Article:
This image highlights the “back four” when Pavard would go forward. In the image, Boateng is marked in green, closely to Werner. While Boateng’s positioning did open up a large space between him and his centre-back partner, David Alaba, Boateng knew he needed to be closer to Werner. Simply put, Timo Werner would blow past Boateng in a race. So, Boateng intelligently used his positioning to neutralise Werner’s speed. If Werner attempted to run by him, he would take a step into his path. This accomplished two things: it slowed Werner down and gave Manuel Neuer more time to judge the path of any pass. With Neuer behind him, Boateng knew he’d have someone stepping up to intercept potential through-balls. This effectively neutralised Werner for most of the first half.
Boateng continued to defend Werner well by out-thinking the Leipzig forward and using his positioning to protect Bayern’s goal.
After Leipzig quickly switched the ball from an area overloaded with Bayern defenders to Werner on the left side, who found space for himself inside the penalty area. Boateng had to scramble to protect his goal, and his positioning was impeccable. Instead of rushing to meet Werner, Boateng slid over and reduced the angle of Werner’s shot. While Werner seemed to have the entire angle to shoot at, Boateng’s intelligent movement eliminated everything in red. If Werner would have attempted to shoot there, Boateng simply would have blocked his shot. This meant that Neuer now knew where Werner’s shot would be going, and he could worry about protecting his near post. By forcing Werner to go near post with his positioning, Boateng reduced his odds of scoring while making play predictable for his teammates. Timo Werner’s shot ended up missing the frame, and Bayern escaped unharmed.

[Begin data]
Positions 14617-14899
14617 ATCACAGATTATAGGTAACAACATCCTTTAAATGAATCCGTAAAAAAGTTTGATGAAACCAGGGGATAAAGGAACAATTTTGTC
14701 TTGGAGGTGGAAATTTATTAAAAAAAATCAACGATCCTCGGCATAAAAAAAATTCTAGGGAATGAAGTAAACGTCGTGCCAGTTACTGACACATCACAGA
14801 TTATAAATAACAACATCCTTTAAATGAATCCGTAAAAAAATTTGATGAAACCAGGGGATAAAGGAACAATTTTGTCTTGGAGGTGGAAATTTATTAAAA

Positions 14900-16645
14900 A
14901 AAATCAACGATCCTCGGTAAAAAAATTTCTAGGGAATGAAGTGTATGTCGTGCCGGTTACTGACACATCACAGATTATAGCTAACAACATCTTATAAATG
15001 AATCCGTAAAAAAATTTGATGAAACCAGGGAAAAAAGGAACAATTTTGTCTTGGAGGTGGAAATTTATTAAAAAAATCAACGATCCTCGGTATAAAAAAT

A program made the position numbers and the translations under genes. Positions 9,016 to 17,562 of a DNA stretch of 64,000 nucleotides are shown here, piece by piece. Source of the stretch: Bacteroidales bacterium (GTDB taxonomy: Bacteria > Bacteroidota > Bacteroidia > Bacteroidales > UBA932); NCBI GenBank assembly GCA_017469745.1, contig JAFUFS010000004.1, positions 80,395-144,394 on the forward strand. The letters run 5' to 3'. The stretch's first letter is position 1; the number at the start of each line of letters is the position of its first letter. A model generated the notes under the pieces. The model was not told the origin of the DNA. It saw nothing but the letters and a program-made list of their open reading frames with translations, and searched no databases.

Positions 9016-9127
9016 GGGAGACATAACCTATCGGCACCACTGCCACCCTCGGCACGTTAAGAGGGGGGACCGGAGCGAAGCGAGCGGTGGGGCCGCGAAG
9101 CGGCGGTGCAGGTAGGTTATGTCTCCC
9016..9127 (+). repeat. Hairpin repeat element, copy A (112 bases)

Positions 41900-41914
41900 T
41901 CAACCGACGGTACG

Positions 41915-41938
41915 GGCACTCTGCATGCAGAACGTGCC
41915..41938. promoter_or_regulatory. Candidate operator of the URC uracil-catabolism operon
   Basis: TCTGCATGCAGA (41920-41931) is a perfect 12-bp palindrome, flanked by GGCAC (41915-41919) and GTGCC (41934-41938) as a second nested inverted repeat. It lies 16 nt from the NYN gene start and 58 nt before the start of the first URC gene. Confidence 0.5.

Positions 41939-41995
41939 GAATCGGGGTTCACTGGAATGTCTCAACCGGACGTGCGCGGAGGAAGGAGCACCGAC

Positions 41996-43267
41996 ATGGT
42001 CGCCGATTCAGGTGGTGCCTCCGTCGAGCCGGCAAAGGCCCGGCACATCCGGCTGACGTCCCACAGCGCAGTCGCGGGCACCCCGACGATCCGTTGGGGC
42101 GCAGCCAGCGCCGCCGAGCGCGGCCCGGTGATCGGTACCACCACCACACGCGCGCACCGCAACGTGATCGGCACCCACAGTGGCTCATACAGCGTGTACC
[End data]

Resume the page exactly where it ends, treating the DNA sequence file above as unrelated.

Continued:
Manipulation of opponent
While Boateng’s positioning is excellent, he also excels at recognising when Bayern are under pressure and need to escape it. His ability to constantly have his head up allows him to recognise where his opponents are and adjust accordingly to help create time and space. The first of these instances came against Leipzig, when Bayern had consecutive corners before Leipzig was able to clear the ball. As the ball came out, it bounced to Boateng, whose head was up, surveying his options.
What Boateng saw was a wall of Leipzig players pushing up very quickly. If he were to play the ball back into the box, a majority of his teammates would have been ruled offside, effectively killing the play. Instead, Boateng let the ball bounce and retreated with it. As he did, the Leipzig players continued to press higher up the pitch, opening up more space for Bayern to attack. This allowed Bayern to make multiple attempts to play the ball over the top of Leipzig’s defence, with Boateng just narrowly missing Robert Lewandowski in the process.